Semantic mistakes and didactic difficulties in teaching the “amount of substance” concept: a useful model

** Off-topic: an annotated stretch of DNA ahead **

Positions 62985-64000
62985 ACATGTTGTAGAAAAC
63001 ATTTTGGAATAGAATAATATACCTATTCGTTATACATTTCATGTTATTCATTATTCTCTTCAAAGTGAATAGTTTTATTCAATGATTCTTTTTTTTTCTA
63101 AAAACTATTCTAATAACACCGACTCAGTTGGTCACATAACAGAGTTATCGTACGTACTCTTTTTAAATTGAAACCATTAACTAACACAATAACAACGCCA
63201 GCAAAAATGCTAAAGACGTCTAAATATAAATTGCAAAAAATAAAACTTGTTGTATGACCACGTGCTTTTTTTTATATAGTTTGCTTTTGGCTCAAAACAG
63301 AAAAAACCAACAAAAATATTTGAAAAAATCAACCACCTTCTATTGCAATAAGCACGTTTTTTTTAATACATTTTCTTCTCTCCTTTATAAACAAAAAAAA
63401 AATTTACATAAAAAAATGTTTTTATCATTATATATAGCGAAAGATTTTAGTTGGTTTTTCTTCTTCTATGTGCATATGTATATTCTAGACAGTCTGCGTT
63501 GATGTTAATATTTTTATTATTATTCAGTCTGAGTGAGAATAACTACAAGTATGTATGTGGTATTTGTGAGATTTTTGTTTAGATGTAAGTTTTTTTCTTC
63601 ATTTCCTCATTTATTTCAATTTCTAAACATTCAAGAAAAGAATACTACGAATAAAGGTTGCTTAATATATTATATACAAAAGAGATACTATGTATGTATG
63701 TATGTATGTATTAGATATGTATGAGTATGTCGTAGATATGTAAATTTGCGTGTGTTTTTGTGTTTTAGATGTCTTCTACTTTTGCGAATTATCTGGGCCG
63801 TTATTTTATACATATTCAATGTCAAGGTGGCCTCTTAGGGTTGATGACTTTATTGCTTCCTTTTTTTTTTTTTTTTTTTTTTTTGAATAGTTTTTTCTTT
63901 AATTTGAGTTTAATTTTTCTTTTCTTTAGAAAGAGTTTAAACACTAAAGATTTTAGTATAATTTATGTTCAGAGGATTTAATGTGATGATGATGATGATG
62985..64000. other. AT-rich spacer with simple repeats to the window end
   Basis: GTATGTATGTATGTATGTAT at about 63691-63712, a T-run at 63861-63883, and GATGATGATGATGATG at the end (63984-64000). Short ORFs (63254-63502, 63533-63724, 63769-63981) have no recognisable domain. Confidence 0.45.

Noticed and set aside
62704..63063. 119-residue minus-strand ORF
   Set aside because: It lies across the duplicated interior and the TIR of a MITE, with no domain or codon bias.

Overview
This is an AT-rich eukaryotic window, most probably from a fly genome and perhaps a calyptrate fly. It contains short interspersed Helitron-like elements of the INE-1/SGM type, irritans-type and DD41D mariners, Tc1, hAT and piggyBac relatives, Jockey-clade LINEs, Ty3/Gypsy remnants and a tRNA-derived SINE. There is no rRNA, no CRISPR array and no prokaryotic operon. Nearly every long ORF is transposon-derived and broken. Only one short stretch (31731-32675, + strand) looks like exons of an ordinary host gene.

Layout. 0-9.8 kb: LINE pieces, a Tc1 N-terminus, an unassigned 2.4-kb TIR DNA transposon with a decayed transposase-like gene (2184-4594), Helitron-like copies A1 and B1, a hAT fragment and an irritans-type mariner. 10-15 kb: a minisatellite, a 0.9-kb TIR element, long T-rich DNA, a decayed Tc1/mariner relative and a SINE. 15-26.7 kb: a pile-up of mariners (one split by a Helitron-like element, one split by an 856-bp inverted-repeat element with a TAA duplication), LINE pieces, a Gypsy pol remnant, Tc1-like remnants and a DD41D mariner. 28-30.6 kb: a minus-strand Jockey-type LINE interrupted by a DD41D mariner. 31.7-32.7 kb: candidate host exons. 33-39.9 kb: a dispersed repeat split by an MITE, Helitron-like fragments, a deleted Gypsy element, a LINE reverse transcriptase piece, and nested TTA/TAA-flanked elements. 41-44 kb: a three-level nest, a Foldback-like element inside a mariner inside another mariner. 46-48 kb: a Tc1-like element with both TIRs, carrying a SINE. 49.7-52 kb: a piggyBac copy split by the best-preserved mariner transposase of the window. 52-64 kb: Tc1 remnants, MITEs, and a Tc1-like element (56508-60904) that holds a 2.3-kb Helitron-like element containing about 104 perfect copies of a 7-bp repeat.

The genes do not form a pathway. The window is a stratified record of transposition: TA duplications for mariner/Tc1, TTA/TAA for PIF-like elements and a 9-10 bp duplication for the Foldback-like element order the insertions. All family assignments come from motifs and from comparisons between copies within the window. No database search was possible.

Textbooks still have the distinction of being the most dominant teaching tool in science teaching. The manner in which a scientific concept is expressed in a textbook is of importance in the in-depth learning process of that concept. With this in mind, problems with expressing the “amount of substance” concept were reviewed in 15 chemistry textbooks published in three different countries (United States, France and Turkey). The problems were analyzed in terms of semantic and didactic perspectives. It was found that the semantic mistakes in the presentation of the amount of substance concept in chemistry textbooks stemmed from: (i) missing concepts, (ii) the use of knowledge at the incorrect level, (iii) the use of the term “number of moles”, (iv) limitations in meaning resulting from a lower concept being used in place of a higher concept, and (v) the use of the amount of substance concept as equivalent to mass, Avogadro’s constant, molar volume and molar mass. Additionally, difficulties were observed that arose from the inappropriate didactic transposition of textbook subjects. These didactic difficulties stemmed from associating the amount of substance with more than one physical quantity. Teaching models for meaningfully teaching the amount of substance at the macroscopic, microscopic and symbolic levels of chemistry have been suggested and discussed.